Deepening Democracy in India: Fine-tuning rules and procedures to strengthen parliamentary oversight
Aparajita Bharti is pursuing Master of Public Policy at Blavatnik School of Government at the University of Oxford. This article was originally posted in Deepening Democracy online series, responding to the September 2012 report by the Global Commission on Elections, Democracy and Security, on improving the integrity of elections on http://www.politicsinspires.org/
The Deepening Democracy report by the Global Commission on Elections, Democracy and Security discusses the importance of improving the integrity of elections. While fairness, funding and conduct of elections undoubtedly is a concern that citizens espouse worldwide, that in itself may not be a panacea to fulfill the function of representative democracy. Sometimes democracy itself is undermined in democratically elected Parliaments due to rules biased towards the elected government, and not giving sufficient power to opposition members and independent members of Parliament to voice their concerns.
The Indian Parliament tradition is Westminster style, where Members of Parliament (MPs) are elected from their respective constituencies through the first-past-the-post system. India has a multi-party system with members representing 39 parties and 543 constituencies. This diversity in the Parliament should provide a fertile ground for competing views to be expressed. However, this opportunity is severely undermined, by the power of the executive to decide and control the agenda and constrain legislative scrutiny, and the limited powers of private members (MPs who are not part of the cabinet).
The agenda of the Parliament in India is decided by the Business Advisory Committee, which includes leaders of all major parties in proportion to their representation in the Parliament. This effectively gives a veto to the government to avoid issues that might embarrass it and to avoid voting at all costs by dominating the discussion in the committee. The Government can also decide the timing and the duration of sessions of Parliament, allowing them to avoid a session in their weakest phases. The Indian constitution only mandates that there cannot be more than a 6 month gap between two Parliamentary sessions. Recently the government avoided voting on a controversial anti-corruption bill (Lokpal Bill 2011) by deciding the duration of the session and timing of tabling of the Bill.
In a modern Parliament, one would hope for stringent legislative scrutiny. The standing committee system in India severely limits the extent of such scrutiny: committees are constrained to consider only those bills referred to them by Parliament, which effectively lets the executive decide the legislation that is reviewed by them. Committees are not permitted to question Ministers directly, which constrains them from investigating any political reasons for proposed legislation. Committee meetings are not open to the public and notes circulated during the meetings qualify as ‘official secrets’. This, some scholars believe, is good practice as it leads to less political posturing and more non-partisan analysis of bills within committees than the Parliament. There have been instances, however, when recommendations of these committees have wholly been ignored by the government and the Bills have been carried through in their original form, completely disregarding the non-partisan recommendations on the Bill.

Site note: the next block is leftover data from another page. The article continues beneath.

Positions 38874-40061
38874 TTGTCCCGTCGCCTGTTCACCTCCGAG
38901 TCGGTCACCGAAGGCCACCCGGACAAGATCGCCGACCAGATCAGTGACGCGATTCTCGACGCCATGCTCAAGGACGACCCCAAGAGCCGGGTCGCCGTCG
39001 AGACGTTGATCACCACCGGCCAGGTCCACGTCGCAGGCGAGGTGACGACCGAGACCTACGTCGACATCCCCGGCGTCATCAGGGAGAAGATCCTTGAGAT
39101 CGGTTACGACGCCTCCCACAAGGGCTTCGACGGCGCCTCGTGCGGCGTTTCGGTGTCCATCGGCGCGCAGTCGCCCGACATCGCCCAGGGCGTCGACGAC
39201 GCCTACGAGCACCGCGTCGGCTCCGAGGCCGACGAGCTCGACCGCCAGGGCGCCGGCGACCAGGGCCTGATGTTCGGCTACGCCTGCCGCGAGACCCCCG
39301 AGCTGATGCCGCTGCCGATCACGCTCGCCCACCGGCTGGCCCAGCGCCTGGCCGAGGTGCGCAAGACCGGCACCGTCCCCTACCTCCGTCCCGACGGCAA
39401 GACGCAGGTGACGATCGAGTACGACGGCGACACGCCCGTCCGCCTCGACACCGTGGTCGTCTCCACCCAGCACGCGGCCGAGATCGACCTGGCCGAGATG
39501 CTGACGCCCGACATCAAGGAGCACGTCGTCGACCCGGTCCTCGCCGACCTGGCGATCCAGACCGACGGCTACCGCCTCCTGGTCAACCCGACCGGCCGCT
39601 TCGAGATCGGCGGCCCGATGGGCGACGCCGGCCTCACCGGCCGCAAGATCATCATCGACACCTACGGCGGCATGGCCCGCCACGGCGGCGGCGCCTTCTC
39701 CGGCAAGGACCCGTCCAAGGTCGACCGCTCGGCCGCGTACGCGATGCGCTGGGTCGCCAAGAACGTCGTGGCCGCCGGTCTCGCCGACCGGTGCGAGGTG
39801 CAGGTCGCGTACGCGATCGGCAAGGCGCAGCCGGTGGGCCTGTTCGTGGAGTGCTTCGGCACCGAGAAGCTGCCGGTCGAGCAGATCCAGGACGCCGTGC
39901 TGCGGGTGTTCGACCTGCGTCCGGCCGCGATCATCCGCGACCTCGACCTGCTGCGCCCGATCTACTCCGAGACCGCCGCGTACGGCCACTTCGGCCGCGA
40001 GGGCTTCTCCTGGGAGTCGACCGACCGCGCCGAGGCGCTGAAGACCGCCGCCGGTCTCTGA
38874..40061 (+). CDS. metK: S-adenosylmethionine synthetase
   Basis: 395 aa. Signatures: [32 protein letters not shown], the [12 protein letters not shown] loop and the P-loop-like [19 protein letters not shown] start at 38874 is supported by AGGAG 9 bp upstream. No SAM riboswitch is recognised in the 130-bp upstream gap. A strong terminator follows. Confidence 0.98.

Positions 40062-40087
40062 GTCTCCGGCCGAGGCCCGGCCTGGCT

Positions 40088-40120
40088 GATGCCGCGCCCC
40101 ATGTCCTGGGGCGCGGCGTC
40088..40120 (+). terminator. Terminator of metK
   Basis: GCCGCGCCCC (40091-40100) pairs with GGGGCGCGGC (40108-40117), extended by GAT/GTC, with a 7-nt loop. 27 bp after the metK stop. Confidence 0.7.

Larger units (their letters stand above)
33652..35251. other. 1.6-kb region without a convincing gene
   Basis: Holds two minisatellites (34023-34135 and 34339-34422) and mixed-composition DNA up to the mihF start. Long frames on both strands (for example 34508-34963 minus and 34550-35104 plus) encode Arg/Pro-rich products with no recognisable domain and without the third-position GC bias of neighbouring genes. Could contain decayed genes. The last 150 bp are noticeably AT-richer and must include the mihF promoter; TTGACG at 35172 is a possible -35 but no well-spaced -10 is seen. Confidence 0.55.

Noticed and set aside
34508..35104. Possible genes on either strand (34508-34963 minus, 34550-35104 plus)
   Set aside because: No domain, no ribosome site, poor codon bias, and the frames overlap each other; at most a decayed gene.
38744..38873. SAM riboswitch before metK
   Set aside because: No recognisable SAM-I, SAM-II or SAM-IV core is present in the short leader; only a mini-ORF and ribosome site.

Other rules that contribute to weak parliamentary oversight of the government are the strict anti-defection law and the precedent of not putting private member bills to vote.
The anti-defection law (Schedule 10 of the Indian constitution) requires Members of Parliament to only vote according to party whips on all Bills in the Parliament. If they fail to do so, they can be disqualified and asked to vacate their seat by the speaker. Although introduced in 1985 to maintain stability against a background of heavy defections, many feel it severely constrains MPs from voicing their own opinion and voting according to the constituency they represent. This also effectively means that the government carries every bill through that it puts to vote. The vice president of India, Mr Hamid Ansari is a strong advocate of watering down this provision. He suggests limiting the issuance of whips “to only those bills that could threaten the survival of a government, such as Money Bills or No-Confidence Motions” to balance both stability of government and freedom of MPs.
The precedent of not putting private member bills to vote further limits the powers of the private members in the Parliament. The last private member bill in India was passed in 1970. 96% of the private member bills lapsed in the 14th Lok Sabha (2004-09) without even a single debate.
In a country as diverse and large as India, these Parliamentary rules, though shielded in a web of traditions, precedents and privileges, greatly affect the ability of the country to hold its government accountable. The recent chaos and dismal functioning of the Indian Parliament could have been averted if more accountability were built into the formal rules themselves. There is a need to further empower the legislators of the country to perform their oversight function better and further deepen Indian democracy.
(All statistics and figures have been taken from PRS Legislative Research and Sessional Resumes of the Parliament of India)